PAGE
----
Should You Leave Your Own Company Now?

It’s said that the two best days in a boat owner’s life are the day they buy the boat and the day they sell it. That might also be true for owning your own business.

If you’re a serial entrepreneur, it’s part of your makeup to buy and sell, the same way a day trader buys and sells stocks. 

You’re not in it past a certain point. 

Maybe you enjoy the conceptual ideation, creating, teams, and determining product-market fit, but after that, you get bored. Scaling and managing is not your thing. 

For you, selling your business is just a matter of time, and you do it willingly and expectedly.

Or maybe you started a business and you feel you’ve done all you care to do and are ready to do something else… or nothing at all. 

You might ask yourself the question, “How do I not get bored?” So you rethink your desire to sell and stay put.

Whatever the case, there is likely going to be a time in your business trajectory when you will want to step away from the company you founded or find yourself leading. 

So how do you make that decision with no regrets? It’s something I had to do and, looking back, I think I have some solid advice that worked well for me.

Here are four questions you can ask yourself to help make that difficult decision.

1. Have you accomplished all you wanted? And if not, how much longer will it take?

Naval Ravikant has a great saying: “The reason to win the game is so that you can be free of it.”

Did you play the game to be free of it? Do you still want to be part of the game? Do you think, deep in your heart, that you beat the game?

What will it take for you to feel free of the game? Once you feel free, it’s time to go.

2. Do you have a successor that can continue your legacy?

A big part of not letting go is the fear that your successor will ruin your legacy. Maybe they’ll run it into the ground. Maybe they’ll go a different direction you aren’t comfortable being associated with.

After my company was acquired by Home Depot, I had confidence that the leadership team would continue the legacy.

But that’s not always the case.

Look at Michael Dell. In 2004, Dell stepped down as Chief Executive Officer of Dell Inc. while continuing to serve as Chairman of the Board. He built the company from his University of Texas dorm room. 

But, the vacation didn’t last long!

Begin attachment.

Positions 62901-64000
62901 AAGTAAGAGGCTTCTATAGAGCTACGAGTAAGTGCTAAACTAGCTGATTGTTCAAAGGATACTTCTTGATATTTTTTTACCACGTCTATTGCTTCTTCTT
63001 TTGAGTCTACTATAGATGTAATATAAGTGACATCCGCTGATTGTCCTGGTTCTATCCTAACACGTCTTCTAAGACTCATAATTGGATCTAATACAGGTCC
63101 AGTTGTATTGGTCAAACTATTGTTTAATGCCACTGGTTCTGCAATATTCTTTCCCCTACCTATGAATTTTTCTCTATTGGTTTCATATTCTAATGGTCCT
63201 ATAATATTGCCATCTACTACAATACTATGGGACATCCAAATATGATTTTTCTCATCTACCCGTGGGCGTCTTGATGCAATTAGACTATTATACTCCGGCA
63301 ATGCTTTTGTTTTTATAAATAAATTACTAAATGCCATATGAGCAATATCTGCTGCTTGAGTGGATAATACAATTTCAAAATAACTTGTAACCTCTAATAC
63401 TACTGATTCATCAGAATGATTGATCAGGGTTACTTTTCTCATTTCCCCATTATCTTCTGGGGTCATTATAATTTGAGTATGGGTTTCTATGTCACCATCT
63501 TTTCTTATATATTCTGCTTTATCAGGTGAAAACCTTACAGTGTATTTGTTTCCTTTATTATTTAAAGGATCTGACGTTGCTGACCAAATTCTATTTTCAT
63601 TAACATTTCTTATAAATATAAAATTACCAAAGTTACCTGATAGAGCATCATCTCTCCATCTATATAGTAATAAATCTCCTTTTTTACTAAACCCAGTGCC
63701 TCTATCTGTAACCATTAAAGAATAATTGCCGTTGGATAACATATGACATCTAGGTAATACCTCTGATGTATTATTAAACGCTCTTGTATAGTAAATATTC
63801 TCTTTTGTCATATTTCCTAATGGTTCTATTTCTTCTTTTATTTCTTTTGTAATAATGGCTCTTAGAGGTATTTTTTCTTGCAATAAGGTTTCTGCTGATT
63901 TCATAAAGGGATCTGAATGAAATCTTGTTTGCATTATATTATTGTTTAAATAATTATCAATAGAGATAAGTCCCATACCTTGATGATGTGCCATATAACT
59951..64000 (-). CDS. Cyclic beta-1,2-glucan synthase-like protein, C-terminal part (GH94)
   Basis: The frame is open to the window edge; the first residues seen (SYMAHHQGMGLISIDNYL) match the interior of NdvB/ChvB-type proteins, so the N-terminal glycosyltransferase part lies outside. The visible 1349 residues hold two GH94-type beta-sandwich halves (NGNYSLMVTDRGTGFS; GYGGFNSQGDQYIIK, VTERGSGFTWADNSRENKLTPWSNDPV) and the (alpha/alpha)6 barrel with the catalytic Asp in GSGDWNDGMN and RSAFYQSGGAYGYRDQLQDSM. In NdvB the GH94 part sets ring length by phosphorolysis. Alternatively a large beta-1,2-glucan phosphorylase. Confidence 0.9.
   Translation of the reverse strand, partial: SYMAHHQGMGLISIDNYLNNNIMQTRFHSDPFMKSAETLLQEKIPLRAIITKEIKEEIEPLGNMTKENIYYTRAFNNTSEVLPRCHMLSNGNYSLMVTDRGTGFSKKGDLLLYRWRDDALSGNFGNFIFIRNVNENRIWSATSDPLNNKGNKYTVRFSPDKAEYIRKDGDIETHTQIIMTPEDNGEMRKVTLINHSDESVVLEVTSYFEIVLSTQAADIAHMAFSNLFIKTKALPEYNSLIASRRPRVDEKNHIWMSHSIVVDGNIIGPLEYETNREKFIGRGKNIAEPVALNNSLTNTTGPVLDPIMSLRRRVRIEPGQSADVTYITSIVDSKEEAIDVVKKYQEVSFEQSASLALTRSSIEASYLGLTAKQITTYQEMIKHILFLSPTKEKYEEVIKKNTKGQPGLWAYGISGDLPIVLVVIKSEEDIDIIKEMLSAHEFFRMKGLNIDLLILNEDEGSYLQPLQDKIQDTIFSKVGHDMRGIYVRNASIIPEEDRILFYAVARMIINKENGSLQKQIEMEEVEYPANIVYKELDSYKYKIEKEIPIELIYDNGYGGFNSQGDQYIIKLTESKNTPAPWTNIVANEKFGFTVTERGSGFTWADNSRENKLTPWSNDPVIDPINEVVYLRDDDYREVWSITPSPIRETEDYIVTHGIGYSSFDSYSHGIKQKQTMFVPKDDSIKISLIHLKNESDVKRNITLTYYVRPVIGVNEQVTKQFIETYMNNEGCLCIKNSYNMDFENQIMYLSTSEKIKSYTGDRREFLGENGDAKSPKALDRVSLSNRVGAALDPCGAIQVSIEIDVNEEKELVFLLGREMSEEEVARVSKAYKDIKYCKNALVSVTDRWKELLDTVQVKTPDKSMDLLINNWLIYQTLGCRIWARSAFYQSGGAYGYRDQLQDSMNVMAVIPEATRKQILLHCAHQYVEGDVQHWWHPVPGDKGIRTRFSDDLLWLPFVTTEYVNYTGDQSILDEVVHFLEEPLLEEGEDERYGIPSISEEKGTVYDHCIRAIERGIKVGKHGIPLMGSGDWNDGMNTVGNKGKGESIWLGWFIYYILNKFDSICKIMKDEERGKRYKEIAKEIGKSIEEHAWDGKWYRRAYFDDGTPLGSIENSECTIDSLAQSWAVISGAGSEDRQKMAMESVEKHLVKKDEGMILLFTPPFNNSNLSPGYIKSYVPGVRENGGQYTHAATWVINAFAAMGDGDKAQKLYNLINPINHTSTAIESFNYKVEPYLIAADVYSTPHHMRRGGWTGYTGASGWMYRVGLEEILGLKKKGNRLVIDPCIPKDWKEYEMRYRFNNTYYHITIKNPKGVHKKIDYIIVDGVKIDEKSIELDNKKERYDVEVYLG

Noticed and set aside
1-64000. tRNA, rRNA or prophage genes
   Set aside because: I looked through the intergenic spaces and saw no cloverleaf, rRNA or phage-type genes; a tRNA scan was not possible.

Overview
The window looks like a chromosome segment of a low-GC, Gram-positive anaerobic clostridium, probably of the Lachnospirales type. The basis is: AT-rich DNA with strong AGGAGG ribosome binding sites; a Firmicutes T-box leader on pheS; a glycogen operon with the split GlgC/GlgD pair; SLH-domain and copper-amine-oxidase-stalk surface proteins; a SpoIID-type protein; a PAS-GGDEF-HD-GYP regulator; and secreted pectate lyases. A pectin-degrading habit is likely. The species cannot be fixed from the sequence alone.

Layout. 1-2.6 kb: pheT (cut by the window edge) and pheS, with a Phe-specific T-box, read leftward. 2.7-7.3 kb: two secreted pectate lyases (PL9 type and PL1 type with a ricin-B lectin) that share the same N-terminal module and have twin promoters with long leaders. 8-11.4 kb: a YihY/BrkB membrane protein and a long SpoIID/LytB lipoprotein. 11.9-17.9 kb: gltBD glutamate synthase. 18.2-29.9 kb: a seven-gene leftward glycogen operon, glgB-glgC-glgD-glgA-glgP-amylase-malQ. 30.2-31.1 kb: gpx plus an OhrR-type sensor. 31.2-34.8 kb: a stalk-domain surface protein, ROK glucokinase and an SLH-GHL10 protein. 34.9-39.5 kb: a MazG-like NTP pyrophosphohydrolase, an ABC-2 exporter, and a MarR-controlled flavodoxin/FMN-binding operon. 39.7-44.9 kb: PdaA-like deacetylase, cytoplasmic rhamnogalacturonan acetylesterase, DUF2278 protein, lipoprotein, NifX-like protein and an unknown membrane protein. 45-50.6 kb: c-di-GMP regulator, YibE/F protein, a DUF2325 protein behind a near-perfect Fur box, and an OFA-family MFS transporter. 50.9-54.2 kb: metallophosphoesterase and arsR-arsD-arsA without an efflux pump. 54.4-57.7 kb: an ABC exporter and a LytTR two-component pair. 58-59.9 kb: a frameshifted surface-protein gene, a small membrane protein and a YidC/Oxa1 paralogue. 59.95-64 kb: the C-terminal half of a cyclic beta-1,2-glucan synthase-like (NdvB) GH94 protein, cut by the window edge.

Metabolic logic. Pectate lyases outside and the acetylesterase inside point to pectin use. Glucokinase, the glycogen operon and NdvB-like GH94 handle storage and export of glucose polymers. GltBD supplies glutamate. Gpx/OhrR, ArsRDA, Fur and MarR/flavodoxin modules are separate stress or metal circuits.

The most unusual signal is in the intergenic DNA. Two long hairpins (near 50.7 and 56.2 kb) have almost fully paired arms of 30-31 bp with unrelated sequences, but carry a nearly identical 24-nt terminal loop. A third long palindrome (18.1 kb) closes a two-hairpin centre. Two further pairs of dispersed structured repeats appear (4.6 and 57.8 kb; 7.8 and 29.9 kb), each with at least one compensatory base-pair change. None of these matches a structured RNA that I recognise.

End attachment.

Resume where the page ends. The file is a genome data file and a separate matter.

In 2007, he ended up coming back as CEO per the request of his board. And he came back with a vengeance. In 2015, Dell acquired EMC Corporation for $67 billion, which is one of the highest-valued tech acquisitions in history. 

If he had a successor that could continue his legacy, would he have come back? I’m not sure. And to make it even more interesting, it was his own board that asked him to come back!

3. Will your culture remain after you leave?

Are the values you believe crucial to your company’s long-term success when you are no longer there embedded into the culture?

Spoiler alert: If you ask yourself this question right before you’re thinking of leaving, it’s too late. Similar to asking yourself if you’ve done your job as a parent right before your child is going off to college.

Start your culture on day one! Not during your transition period.

4. Are you comfortable with what’s next?

What’s your next gig? In my case, it was teaching entrepreneurship in a business school and joining other company boards. So I started doing that before I left. This gave me confidence to leave. And my wife the comfort that I’d not be at home moping around, gumming up things there.

Let me be the first to congratulate you on a job well done. If you’ve made it this far in this article, it means you’re seriously considering what’s next.

Ask yourself these four questions, and I promise it will all work out.

The opinions expressed here by columnists are their own, not those of

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